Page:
Children who receive a depression diagnosis in their primary school age have a substantially higher risk of a depression relapse during adolescence compared with children who did not receive a depression diagnosis during their primary school age, according to study results published in the Journal of Psychiatry Research. Boys demonstrated a higher relative risk of depression during early and late adolescence compared with girls.

Researchers in Munich, Germany obtained data for this study from Barmer Health Insurance, a major German health insurer, between the calendar years of 2005 and 2017. A total of 61,199 insured patients between the ages of 6 to 18 years of age, who were born in 1999, were included in the analysis. Depression incidence, defined by the International Statistical Classification of Diseases and Related Health Problems – 10th Revision (ICD-10) depressive episode diagnoses (F32), were evaluated.

In unstratified and stratified univariate analyses, researchers analyzed the absolute and relative risk of a depressive episode diagnosis (ICD-10 codes F32.x or F33.x) based on a depression diagnosis in primary school age (ie, 6-10 years).

Girls had a higher incidence of depressive disorders than boys from 13 years of age, with a peak observed at 15 years of age. Girls exhibited an approximately 3-fold higher incidence of depressive disorders at 15 years. The rise in rate of depressive disorders reached a maximum at age 17 years in girls (3.0%; 95% CI, 2.9-3.2), whereas the maximum was reached in boys at age 18 years (1.4%; 95% CI, 1.4-1.5).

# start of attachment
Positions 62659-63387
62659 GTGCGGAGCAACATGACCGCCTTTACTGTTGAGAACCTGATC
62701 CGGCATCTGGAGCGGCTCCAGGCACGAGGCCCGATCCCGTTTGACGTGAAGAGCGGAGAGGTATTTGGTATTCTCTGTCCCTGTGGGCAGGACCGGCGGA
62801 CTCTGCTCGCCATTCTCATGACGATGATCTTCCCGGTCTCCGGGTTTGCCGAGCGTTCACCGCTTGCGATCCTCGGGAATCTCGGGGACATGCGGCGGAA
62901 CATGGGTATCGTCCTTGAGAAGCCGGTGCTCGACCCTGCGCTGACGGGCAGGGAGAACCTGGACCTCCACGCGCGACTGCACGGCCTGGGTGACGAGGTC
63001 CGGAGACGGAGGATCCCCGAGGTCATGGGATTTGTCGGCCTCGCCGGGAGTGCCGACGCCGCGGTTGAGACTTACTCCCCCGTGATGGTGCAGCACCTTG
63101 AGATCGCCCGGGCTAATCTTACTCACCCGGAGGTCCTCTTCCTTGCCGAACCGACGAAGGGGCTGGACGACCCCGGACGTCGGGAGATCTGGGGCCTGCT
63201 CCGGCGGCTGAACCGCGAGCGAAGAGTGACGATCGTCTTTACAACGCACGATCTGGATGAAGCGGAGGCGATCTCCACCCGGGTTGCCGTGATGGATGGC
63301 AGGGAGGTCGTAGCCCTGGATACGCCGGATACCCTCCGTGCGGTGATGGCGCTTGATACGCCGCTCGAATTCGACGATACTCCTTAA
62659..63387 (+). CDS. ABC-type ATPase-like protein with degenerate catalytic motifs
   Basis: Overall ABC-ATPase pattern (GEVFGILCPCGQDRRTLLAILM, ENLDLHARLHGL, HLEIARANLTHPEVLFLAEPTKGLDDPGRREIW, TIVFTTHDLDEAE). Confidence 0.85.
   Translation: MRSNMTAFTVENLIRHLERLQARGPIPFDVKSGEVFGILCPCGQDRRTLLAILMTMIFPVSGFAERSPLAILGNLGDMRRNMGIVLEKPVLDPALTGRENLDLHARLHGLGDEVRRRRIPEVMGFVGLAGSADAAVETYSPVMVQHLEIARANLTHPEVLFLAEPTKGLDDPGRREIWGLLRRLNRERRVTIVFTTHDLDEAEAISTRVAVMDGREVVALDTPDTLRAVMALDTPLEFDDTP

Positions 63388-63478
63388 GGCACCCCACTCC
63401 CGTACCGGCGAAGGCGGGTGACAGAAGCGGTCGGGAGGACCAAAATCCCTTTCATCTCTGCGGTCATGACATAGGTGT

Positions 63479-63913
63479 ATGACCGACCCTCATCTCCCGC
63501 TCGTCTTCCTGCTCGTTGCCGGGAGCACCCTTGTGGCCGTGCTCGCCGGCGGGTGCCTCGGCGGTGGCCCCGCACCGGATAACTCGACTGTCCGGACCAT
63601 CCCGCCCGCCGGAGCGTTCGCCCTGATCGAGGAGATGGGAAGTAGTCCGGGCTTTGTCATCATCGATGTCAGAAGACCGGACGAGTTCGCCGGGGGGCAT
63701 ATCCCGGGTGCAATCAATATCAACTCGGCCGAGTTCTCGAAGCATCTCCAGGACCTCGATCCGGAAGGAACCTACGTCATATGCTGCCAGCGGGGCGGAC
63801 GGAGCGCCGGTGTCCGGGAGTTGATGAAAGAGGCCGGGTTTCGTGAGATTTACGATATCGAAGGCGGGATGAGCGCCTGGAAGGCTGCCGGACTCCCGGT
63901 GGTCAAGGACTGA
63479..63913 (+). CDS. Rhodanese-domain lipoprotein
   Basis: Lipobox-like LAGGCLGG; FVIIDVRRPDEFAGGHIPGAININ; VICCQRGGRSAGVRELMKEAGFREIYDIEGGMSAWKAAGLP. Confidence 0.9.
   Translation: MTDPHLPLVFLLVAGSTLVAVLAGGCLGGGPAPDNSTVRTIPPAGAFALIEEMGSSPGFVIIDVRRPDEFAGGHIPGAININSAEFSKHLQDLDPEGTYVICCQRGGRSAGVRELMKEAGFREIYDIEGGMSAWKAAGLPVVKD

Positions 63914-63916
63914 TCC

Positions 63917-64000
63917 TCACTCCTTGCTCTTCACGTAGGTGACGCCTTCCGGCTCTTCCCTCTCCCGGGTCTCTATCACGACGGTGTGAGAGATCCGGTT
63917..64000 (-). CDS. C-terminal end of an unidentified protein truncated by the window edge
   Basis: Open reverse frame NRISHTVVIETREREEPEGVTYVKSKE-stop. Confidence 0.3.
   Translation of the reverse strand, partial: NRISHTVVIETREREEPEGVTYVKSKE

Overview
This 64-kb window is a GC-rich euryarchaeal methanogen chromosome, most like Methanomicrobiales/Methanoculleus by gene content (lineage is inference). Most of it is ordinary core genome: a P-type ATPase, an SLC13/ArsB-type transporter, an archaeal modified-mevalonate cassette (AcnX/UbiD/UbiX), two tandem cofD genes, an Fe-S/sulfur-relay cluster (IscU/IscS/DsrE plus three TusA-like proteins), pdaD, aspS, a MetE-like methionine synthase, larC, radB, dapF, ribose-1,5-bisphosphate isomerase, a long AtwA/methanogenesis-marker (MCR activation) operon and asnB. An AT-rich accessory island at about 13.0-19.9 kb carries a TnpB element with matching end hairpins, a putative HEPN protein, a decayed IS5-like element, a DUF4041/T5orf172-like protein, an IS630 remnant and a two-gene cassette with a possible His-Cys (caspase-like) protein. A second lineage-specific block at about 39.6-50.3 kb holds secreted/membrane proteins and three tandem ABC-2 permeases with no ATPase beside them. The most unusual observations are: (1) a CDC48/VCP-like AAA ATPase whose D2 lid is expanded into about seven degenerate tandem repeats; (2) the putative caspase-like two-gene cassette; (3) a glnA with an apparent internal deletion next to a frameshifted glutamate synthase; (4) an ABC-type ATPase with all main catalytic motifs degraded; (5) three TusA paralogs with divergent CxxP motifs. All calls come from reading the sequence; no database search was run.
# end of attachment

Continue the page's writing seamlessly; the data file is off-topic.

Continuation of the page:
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Among 525 children who had an incident diagnosis of ICD-10 F32.x in primary school age, additional physician contact was associated with a diagnosis of ICD F32.x or F33.x for 23.2% (95% CI, 19.6-26.9) of children during adolescence and 22.9% (95% CI, 19.3-26.5) of children during late adolescence (ie, 15-18 years).

Additionally, children who received a diagnosis of depression during primary school age had a 11.5 (95% CI, 9.7-13.5) times higher depression risk during early adolescence (ie, 11-14 years) vs children who did not receive a diagnosis of depression during primary school age. A diagnosis of depression in boys during primary school age was associated with a higher relative risk of boys receiving a depressive disorder diagnosis during early (14.2; 95% CI, 11.4–17.8) and late adolescence (4.2; 95% CI, 3.3–5.2) compared with girls (early: 9.5; 95% CI, 7.4–12.1 vs late: 2.1; 95% CI, 1.7–2.7).

A limitation of the study was the exclusion of children less than 6 years of age, which the researchers said reduced their ability to determine whether the incidence of depressive symptoms in primary school age was the first episode.

The researchers suggested “that the diagnosis of depression in primary school-age for boys has a greater predictive value for another medical consultation due to a depressive episode in early or late adolescence compared” with girls, but the predictive power of a depression diagnosis in primary school age in both sexes “is especially important for early adolescence, where the overall incidence of depressive disorders is still low.”

Reference

Frey M, Obermeier V, von Kries R, Schulte-Körne G. Age and sex specific incidence for depression from early childhood to adolescence: A 13-year longitudinal analysis of German health insurance data [published online June 2, 2020]. J Psychiatr Res. doi:10.1016/j.jpsychires.2020.06.001.

This article originally appeared on Psychiatry Advisor